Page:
In the wake of the COVID-19 pandemic, state and local governments throughout the U.S. ordered restaurants, bars, and shopping centers to shut down, while essential businesses were permitted to remain open. These drastic measures have forced small and large companies to close their doors forever; however, most businesses are still struggling to find ways to morph what was a viable business model into something capable of surviving for the next 12 months. Force majeure, or the so called “Act of God” provision associated with all contracts, is an essential tool in helping businesses traverse the COVID-19 valley of death.
About Ajay Gupta
AJAY GUPTA, ESQ.
SENIOR ATTORNEY, FOUNDER
Entries by Ajay Gupta
With all the craziness around eviction moratoriums, COVID-19, and election politics dominating the headlines, the California legislature quietly passed AB 1885 (its Senate Corollary was SB 832) on Tuesday, September 2nd. AB 1885 increases the California homestead to the greater of $300,000 or the countywide median sale price of a single-family home in the calendar year prior to the year in which the judgement debtor claims the exemption, not to exceed $600,000. As a frame of reference, the following are projections for a few of California’s major metropolitan areas:
On August 13th, the California Judicial Council amended its emergency rules to lift the statewide ban on evictions. In doing so, the Courts effectively passed the baton to the California Legislature to develop and pass a bill to address the looming eviction crisis set to erupt on September 1, 2020 when the statewide eviction ban is formally withdrawn. After weeks of drafts, negotiation and compromises between lawmakers, tenant advocates and landlord organizations, Governor Newsom has announced Assembly Bill 3088, known officially as the Tenant, Homeowner, and Small Landlord Relief and Stabilization Act of 2020 (the “AB 3088”). The Relief Act will be voted on in the Senate on August 31, 2020 and will need a 2/3 majority vote to pass and be sent back to the Assembly.
On August 13th, the California Judicial Council amended its emergency rules to lift the statewide ban on evictions. Measures passed by Governor Newsom and local cities still remain in place to try and slow the pace of evictions; but, by and large, the now-lifted statewide eviction freeze was the only thing that was stopping the flood of evictions that everyone knows is coming.
In a recent three-part blog article, Chris Evans discussed the moratorium on evictions and current rental obligations from a state, local, and judicial level. The blog article revealed that, among other things, San Diego tenants are protected from eviction until June 30, 2020. The article further clarified that landlords cannot initiate an unlawful detainer action until 90 days after Governor Newsom lifts the State of Emergency Declaration. These governmental actions have certainly provided some welcomed breathing room for tenants that have felt the immediate economic impacts of COVID-19 on their lease.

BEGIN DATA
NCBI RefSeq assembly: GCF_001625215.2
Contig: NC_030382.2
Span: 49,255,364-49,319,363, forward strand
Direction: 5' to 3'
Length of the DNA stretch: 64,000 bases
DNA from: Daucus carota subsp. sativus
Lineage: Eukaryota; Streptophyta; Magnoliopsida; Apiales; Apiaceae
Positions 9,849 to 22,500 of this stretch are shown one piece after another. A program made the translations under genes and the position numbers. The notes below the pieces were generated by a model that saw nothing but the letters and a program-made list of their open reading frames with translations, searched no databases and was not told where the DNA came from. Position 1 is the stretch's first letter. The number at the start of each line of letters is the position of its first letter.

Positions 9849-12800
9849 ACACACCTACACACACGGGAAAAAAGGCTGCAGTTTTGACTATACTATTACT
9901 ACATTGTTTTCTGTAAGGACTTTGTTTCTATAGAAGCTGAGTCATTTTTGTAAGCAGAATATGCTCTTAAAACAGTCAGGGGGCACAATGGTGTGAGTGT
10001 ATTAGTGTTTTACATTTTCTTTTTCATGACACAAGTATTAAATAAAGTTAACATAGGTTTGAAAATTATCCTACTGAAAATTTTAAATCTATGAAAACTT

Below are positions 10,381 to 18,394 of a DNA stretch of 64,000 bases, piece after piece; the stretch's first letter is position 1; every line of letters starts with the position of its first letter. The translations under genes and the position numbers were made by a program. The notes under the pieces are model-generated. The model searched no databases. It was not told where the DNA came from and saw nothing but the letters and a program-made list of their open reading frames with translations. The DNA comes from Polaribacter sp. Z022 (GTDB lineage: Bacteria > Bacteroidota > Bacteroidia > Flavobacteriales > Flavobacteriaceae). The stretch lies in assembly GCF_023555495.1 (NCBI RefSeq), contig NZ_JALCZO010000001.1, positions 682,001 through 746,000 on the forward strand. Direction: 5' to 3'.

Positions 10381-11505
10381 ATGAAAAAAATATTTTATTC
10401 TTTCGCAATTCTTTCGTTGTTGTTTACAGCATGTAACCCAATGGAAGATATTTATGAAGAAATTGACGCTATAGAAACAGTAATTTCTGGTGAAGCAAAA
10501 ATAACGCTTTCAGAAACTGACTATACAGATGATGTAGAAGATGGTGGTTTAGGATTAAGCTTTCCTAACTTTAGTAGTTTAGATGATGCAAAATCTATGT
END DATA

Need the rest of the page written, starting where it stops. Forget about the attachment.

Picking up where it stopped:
Generally, when two people purchase property together neither are thinking about what will become of it if they separate. This can become a major problem if such a situation arises, but there are steps that can be taken to guard against excessive losses. While forming a contingency plan for the end of any kind of partnership may not be pleasant, partition actions are for the good of both parties.
Real estate litigation commonly arises from “self-help issues”, or a situation where an individual attempts to resolve a dispute through their own unsanctioned action. This is never advisable, as it can easily lead to further escalation and potentially less civil confrontations. In the video below, Mr. Gupta discusses a situation where a disputed property line ran through one party’s driveway. In order to block this access point the other party erected a low cinderblock wall along the property line. This action only exacerbated the situation, as the erection was unsanctioned in first place, but even its removal would be grounds for further dispute.
As the COVID-19 pandemic has surged upwards, our practice has seen a dramatic uptick in the number of calls we’ve been receiving from business owners, including landlords, tenants and lenders, who are all grappling with issues never before seen and seeking answers to questions they have never faced before. In an effort to educate the community and businesses about what we’re seeing in San Diego, we put together a panel on Covid-19 impact and options for a Webinar.
Though a property owner may prefer not to consider it, there are rights which an individual is entitled after using a property for a particular period of time despite the fact that they do not own said property. Legally, when an individual uses a property without the permission of the owner it is known as adverse possession. California has a variety of protections for both property owners and squatters that ensure that these circumstances can be litigated fairly and effectively.
Two weeks ago today, I was standing in front of Judge Styn in San Diego Superior Court expecting to get a one-week bench trial underway. This was after we had waived our jury the prior Friday when San Diego had suspended jury trials due to the Coronavirus. Judge Styn is 79 years old and the San Diego Courts were shut down the following day. For most of us, we’ve only been living with the impact of this virus for just two weeks, but for small businesses, so much has changed over those two weeks.